Cut off from the world
Here is an interesting fact; the Internet was commercially introduced in Sudan in 1996, just one year before American president Bill Clinton imposed sanctions on the government of Sudan (in November 1997). The sanctions prevented the use of new technologies produced by American and many international companies, and forbade any financial relations between American and Sudanese banks.
While internet-based services were booming in the U.S, they were brutally shut down before they properly got underway in Sudan; we were cut off from that boom in just a year! With this disconnect, Sudanese people have largely been in the dark about the growing importance of internet products and services, and how they can improve daily lives. How would they? Sudanese businesses had no chance of creating a success story for internet driven businesses. Neither were they able to replicate the powerful experiences breaking through internationally, due to the severe lack of standard internet infrastructure, such as access to payment gateways.
By the time the telecommunications industry began exercising considerable effect on communities and businesses, mobile phones were becoming common. Similarly, cheap dial-up internet connections raised eyebrows about the potential and impact of the internet on businesses. This curiosity sparked the creation of Softwex. As a small web development agency, we struggled to do the simple task of registering domain names and setting up websites and email accounts for our clients. At that time, if someone needed to register a domain, they had to have a credit card (Visa or MasterCard) or a Paypal account- which we did not have access to with Sudanese bank accounts. Paying the necessary fees was a continuous struggle, as domain and website fees tend to require annual reactivation fees.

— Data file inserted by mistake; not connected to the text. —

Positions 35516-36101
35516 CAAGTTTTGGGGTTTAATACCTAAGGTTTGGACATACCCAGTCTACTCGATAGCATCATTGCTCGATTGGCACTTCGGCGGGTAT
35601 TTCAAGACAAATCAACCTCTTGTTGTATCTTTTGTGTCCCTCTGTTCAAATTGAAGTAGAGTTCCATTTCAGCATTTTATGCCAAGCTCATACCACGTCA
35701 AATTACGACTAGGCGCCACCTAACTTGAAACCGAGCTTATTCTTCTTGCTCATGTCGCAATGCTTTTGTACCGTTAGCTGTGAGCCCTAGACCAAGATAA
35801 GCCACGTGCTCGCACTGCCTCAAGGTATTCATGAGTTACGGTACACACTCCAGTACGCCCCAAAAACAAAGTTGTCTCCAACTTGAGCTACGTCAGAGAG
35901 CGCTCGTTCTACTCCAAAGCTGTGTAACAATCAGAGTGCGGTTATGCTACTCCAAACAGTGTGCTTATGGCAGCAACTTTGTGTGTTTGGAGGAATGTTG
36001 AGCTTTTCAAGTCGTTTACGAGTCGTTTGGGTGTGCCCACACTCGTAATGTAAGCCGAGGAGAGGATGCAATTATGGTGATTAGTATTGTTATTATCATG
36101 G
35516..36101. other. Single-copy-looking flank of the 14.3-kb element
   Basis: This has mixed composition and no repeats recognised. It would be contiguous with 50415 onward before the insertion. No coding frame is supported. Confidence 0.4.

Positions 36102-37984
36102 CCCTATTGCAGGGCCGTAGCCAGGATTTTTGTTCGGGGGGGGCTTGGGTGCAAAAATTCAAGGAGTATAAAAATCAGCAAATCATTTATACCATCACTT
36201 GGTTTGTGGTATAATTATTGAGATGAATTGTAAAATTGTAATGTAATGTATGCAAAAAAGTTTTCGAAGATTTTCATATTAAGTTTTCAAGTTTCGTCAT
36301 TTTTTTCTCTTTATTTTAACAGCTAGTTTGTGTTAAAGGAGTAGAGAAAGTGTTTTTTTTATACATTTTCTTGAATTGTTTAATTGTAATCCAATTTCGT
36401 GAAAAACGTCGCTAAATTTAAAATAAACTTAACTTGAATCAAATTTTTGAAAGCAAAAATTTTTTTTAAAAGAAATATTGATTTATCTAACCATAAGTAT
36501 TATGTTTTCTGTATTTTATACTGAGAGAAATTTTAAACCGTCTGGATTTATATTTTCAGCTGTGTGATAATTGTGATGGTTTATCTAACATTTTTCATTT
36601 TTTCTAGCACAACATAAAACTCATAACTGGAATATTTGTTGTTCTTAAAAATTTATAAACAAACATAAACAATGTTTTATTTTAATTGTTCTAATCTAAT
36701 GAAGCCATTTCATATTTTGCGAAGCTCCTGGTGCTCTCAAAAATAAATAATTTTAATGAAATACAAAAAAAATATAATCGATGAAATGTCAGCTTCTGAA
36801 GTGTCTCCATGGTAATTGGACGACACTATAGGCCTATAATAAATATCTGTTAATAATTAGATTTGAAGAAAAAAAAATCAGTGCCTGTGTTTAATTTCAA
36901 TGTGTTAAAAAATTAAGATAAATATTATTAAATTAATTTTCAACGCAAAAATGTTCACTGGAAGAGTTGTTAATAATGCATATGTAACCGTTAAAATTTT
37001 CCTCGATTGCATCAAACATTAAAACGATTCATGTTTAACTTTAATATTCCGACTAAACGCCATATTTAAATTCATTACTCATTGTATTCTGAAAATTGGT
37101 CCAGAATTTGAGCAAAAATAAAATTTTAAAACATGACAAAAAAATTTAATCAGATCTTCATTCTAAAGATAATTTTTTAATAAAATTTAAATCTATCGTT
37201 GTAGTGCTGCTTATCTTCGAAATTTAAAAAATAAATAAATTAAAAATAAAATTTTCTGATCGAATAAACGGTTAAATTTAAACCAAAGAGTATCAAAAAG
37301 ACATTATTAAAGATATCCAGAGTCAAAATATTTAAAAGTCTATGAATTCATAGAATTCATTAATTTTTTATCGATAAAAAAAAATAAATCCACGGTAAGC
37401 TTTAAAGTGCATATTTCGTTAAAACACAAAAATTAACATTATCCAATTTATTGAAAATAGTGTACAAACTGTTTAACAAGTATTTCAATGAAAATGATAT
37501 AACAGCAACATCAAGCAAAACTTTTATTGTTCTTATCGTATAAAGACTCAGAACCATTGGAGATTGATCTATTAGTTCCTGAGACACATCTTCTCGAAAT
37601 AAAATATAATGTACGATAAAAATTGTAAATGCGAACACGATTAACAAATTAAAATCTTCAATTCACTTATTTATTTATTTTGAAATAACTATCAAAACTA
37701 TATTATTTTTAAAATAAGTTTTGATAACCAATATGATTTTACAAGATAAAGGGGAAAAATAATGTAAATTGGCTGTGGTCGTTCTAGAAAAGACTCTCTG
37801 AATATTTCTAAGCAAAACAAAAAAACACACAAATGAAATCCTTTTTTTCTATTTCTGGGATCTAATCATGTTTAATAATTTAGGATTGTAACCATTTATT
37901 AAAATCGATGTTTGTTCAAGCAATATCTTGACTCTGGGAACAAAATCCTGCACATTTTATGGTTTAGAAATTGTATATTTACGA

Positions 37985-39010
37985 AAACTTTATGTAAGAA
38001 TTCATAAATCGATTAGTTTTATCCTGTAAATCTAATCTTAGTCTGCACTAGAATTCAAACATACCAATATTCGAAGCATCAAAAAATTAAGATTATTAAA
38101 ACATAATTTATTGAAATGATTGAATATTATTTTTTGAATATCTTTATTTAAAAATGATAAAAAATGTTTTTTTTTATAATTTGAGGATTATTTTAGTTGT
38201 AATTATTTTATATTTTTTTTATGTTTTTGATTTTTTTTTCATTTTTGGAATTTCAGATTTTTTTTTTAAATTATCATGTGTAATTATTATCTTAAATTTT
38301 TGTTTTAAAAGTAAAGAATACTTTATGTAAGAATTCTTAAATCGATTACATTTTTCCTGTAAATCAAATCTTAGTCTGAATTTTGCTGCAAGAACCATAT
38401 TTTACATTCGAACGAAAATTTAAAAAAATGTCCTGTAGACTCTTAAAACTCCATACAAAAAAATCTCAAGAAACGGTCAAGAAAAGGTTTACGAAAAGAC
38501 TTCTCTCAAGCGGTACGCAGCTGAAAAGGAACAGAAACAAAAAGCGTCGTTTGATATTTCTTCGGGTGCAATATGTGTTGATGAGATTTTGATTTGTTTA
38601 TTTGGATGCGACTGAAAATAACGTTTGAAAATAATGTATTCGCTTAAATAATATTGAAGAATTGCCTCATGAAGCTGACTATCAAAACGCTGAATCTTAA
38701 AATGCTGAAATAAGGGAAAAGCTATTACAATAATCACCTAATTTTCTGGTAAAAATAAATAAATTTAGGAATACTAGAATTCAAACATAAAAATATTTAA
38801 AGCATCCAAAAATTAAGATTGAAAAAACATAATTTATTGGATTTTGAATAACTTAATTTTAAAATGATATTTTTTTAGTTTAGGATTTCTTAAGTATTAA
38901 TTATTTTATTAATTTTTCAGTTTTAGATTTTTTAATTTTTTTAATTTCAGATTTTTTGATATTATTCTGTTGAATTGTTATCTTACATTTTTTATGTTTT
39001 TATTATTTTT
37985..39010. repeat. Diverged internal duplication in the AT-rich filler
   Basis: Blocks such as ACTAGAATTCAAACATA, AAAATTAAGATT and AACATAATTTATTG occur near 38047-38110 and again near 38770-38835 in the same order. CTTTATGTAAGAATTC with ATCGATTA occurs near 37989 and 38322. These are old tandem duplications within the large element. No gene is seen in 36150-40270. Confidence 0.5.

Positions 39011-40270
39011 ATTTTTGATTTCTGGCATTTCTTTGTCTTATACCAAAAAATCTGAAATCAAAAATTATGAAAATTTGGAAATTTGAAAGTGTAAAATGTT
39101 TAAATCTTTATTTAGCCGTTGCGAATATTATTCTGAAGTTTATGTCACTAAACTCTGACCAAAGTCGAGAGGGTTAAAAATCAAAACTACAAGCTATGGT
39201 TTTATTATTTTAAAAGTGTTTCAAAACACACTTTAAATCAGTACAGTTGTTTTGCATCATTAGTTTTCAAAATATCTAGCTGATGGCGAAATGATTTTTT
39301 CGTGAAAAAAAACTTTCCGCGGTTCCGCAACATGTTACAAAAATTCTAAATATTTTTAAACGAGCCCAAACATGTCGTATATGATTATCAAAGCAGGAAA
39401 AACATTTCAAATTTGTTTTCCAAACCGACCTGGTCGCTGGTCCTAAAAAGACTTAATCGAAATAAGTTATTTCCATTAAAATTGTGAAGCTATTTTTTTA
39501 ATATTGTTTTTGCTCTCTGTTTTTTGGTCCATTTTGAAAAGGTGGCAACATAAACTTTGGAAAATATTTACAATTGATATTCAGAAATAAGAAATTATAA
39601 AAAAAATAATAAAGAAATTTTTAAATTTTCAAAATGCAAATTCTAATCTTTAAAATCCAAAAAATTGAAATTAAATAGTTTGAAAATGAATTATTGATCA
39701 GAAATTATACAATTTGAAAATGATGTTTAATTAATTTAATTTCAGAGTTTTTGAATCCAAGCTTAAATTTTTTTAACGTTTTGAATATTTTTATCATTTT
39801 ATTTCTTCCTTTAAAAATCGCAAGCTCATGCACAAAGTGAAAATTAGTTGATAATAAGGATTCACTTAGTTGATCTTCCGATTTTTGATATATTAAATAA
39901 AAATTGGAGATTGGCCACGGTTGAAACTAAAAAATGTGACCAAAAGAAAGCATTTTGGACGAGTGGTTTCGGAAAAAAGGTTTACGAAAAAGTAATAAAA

Opportunity to bring value
During our quest to make things work, and because we continued to accumulate experience in the internet sphere, we challenged ourselves to solve this problem once and for all. As a business and as individuals we suffered and saw others suffer tremendously from this lack of access to international web services. We saw an opportunity to solve a disabling challenge that affects people living or doing business in Sudan, and to add value to people’s online transactions while sustaining ourselves as a business.
Doing it a little bit different
We had to look out of the box. Until 2011, all hosting companies or web hosting service re-sellers worked in the typical retailer way; people had to walk into technology company offices and request a domain name. Due to inefficiencies, customers usually got their responses days later- and it wasn’t cheap either. We needed to prove that a Sudanese internet-based service could be run holistically and efficiently. It may seem easy, but we had to conquer tough challenges, which many software engineers faced in the past, but were unable to solve. First, we had to develop our online service and try to find a solution for the payment issue.
Reflecting on this task, we settled on finding the simplest solutions that would work, because if we set out to build the ultimate payment solution for a complicated matrix like Sudan, we would be insane with an unrealistic goal. The navigation of the policies and roadblocks is an enormous task requiring resources we did not have at hand; financial, human and networks within the banking sector. As a startup, we could not imagine having the budget or the patience to deal with the looming regulatory madness. Instead we kept it “KISS” (Keep it simple, stupid). We were inspired by the standard telecommunication companies’ scratch-off cards, used by many in Sudan to top-off their phones with credit. We developed and printed our own scratch-off cards and used our friends and business networks to help us with the distribution. We called the service iHost.